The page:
Survey Reveals Getting Out of Debt is the Ultimate Goal for Many Americans

There is great disparity in how people define the American Dream according to a new Credit.com survey, and not surprisingly, getting out of debt represents the ultimate financial goal for many people.

San Francisco, CA | September 06, 2013

There is great disparity in how people define the American Dream according to a new Credit.com survey, and not surprisingly, getting out of debt represents the ultimate financial goal for many people.

The survey, conducted by GFK Custom Research for Credit.com, found that most respondents (27.9%) said the American Dream is retiring financially secure at 65, though coming in at second place, 23% defined it as being debt-free. The other options were owning a home (18.2%), graduating from college or paying off your student loans (6.6%) and joining the 1% (4.3%). The responses were rounded out by: other (11.4%), none (0.2%) and don’t know/no response (8.5%).

“The poll underscores something I have long suspected — there’s a great deal of nostalgia for a promise that increasingly and tragically no longer exists,” says Credit.com’s Co-Founder and Chairman Adam Levin, who conceived of the survey and writes about its results here. “Once upon a time, the American Dream was owning a home full of thriving, college-bound kids, two cars and little debt. Now it appears that for many Americans, the American Dream has changed.”

More interesting takeaways from the Credit.com American Dream Survey:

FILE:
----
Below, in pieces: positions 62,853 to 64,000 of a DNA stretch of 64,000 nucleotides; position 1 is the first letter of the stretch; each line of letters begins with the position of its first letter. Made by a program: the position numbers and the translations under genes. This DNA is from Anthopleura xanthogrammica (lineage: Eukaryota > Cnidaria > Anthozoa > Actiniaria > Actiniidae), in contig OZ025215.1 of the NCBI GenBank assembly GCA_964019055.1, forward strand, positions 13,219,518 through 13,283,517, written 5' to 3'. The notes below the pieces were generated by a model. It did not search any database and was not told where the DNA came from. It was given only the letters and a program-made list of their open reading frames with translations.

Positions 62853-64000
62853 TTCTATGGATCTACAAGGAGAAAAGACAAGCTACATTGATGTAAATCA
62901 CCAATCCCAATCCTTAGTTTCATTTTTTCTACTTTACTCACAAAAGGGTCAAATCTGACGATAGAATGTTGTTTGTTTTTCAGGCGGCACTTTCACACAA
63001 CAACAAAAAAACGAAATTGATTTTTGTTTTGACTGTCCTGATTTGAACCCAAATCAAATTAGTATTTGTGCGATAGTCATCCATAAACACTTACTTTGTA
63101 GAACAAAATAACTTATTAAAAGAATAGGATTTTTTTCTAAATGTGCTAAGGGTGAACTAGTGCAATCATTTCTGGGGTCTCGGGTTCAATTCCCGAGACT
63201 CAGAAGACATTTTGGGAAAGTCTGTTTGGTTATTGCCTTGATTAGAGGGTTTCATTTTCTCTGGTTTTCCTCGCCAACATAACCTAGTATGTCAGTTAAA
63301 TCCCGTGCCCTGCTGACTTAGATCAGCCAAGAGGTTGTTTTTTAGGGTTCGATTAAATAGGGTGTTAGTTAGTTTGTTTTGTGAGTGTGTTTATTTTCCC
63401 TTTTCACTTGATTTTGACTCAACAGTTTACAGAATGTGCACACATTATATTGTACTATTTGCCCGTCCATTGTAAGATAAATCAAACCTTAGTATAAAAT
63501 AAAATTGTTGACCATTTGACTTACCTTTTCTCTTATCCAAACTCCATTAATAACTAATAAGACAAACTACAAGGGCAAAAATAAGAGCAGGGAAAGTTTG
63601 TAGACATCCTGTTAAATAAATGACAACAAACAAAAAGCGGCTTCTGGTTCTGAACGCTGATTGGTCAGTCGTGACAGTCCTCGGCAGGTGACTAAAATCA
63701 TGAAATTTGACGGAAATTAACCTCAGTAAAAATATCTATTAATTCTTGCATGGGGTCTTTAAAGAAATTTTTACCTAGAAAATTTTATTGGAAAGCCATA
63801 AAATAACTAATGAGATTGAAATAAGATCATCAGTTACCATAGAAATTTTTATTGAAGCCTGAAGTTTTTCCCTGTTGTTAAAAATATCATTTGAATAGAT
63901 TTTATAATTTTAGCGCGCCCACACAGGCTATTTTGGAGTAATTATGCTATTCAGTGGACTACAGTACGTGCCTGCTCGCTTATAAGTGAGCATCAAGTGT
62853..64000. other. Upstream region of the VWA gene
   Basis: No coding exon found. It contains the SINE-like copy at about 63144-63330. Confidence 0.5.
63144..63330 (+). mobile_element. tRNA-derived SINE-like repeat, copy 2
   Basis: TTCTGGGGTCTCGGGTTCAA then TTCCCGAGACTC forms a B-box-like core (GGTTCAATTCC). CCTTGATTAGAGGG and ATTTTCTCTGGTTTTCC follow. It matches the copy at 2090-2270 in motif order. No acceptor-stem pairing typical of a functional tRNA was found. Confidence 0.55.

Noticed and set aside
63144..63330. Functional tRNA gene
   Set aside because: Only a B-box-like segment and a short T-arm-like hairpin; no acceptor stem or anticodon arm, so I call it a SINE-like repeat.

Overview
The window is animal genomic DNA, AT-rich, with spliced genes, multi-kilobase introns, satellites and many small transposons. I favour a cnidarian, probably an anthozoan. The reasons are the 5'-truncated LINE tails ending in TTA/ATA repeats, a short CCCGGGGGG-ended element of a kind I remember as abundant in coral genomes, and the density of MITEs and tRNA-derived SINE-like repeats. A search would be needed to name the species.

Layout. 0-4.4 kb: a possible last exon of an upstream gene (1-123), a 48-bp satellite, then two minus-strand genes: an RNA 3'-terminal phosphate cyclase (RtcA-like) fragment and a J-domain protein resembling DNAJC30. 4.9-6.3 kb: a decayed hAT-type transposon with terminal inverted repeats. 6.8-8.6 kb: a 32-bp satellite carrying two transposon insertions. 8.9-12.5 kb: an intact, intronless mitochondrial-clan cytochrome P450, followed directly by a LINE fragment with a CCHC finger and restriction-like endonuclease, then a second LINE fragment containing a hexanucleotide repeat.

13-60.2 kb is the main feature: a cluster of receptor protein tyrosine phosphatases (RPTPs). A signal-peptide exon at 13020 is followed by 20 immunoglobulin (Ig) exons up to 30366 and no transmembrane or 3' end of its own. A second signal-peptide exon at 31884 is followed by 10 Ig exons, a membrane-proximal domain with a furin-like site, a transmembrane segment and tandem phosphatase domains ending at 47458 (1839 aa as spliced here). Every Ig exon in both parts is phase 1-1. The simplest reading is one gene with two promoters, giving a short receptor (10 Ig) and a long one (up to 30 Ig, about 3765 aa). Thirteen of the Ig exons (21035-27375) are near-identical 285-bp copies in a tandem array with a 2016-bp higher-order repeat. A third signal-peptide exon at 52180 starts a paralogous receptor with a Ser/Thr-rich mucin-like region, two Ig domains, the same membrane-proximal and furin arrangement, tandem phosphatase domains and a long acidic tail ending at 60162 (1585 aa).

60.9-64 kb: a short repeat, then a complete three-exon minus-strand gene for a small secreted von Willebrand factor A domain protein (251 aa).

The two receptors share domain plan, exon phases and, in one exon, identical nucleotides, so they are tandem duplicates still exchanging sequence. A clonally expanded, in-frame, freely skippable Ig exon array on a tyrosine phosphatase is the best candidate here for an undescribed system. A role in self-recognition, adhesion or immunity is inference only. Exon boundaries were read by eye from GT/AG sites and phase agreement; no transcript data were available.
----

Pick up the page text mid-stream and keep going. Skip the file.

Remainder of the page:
• Respondents between the ages of 18 and 24 were most likely to define the American Dream as being debt-free and least likely to define it as joining the 1% or retiring financially secure at 65.
  • Americans 65 and older were mostly likely to name retirement as the American Dream.
  • The survey also asked people to identify their top short-term financial goal, meaning they hoped to address it in the next two years. A quarter of Americans aimed to be debt-free — it was the most popular choice among all age groups and all income levels.
  • Among all age groups surveyed, 18- to 24-year-olds were most likely to name buying a car or paying off an auto loan as a top priority, and they were least likely to prioritize paying off credit card debt.

Read more about there results of Credit.com’s American Dream Survey here.

About Credit.com 
Credit.com is a trusted source of financial information for consumers. Founded in 1994, and run by leading credit & money experts, Credit.com offers the latest news, advice, and free, easy-to-use tools to help consumers gain valuable insight, save money and make smarter financial decisions. Its flagship product, the free Credit Report Card, has been recognized as an innovative consumer finance tool by CNN, Wall Street Journal, Fast Company, and others.

To learn more about Credit.com’s American Dream Survey or other issues related to credit, debt and personal finance in general, please contact Michael Schreiber at michael(at)credit(dot)com.

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